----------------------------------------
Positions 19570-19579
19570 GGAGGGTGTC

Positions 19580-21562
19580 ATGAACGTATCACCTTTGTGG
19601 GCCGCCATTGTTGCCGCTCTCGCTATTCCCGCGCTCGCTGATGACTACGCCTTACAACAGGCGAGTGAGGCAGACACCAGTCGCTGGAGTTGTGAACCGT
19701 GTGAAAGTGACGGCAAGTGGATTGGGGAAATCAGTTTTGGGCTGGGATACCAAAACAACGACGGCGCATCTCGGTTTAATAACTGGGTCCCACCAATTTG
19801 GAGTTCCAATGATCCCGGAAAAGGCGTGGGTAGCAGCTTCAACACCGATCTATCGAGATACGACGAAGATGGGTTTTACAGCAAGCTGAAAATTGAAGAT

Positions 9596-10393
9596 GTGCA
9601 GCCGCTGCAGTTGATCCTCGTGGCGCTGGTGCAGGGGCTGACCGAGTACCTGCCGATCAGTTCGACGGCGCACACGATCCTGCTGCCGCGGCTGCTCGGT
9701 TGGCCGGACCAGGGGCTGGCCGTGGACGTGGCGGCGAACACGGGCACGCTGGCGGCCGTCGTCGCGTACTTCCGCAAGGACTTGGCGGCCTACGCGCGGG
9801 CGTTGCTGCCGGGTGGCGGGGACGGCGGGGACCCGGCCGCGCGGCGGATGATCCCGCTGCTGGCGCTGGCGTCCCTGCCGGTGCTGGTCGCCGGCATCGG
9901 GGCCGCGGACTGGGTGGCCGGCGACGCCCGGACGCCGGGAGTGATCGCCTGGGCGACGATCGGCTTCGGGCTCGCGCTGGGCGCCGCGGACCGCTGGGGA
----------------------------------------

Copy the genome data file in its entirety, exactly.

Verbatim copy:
Positions 19570-19579
19570 GGAGGGTGTC

Positions 19580-21562
19580 ATGAACGTATCACCTTTGTGG
19601 GCCGCCATTGTTGCCGCTCTCGCTATTCCCGCGCTCGCTGATGACTACGCCTTACAACAGGCGAGTGAGGCAGACACCAGTCGCTGGAGTTGTGAACCGT
19701 GTGAAAGTGACGGCAAGTGGATTGGGGAAATCAGTTTTGGGCTGGGATACCAAAACAACGACGGCGCATCTCGGTTTAATAACTGGGTCCCACCAATTTG
19801 GAGTTCCAATGATCCCGGAAAAGGCGTGGGTAGCAGCTTCAACACCGATCTATCGAGATACGACGAAGATGGGTTTTACAGCAAGCTGAAAATTGAAGAT

Positions 9596-10393
9596 GTGCA
9601 GCCGCTGCAGTTGATCCTCGTGGCGCTGGTGCAGGGGCTGACCGAGTACCTGCCGATCAGTTCGACGGCGCACACGATCCTGCTGCCGCGGCTGCTCGGT
9701 TGGCCGGACCAGGGGCTGGCCGTGGACGTGGCGGCGAACACGGGCACGCTGGCGGCCGTCGTCGCGTACTTCCGCAAGGACTTGGCGGCCTACGCGCGGG
9801 CGTTGCTGCCGGGTGGCGGGGACGGCGGGGACCCGGCCGCGCGGCGGATGATCCCGCTGCTGGCGCTGGCGTCCCTGCCGGTGCTGGTCGCCGGCATCGG
9901 GGCCGCGGACTGGGTGGCCGGCGACGCCCGGACGCCGGGAGTGATCGCCTGGGCGACGATCGGCTTCGGGCTCGCGCTGGGCGCCGCGGACCGCTGGGGA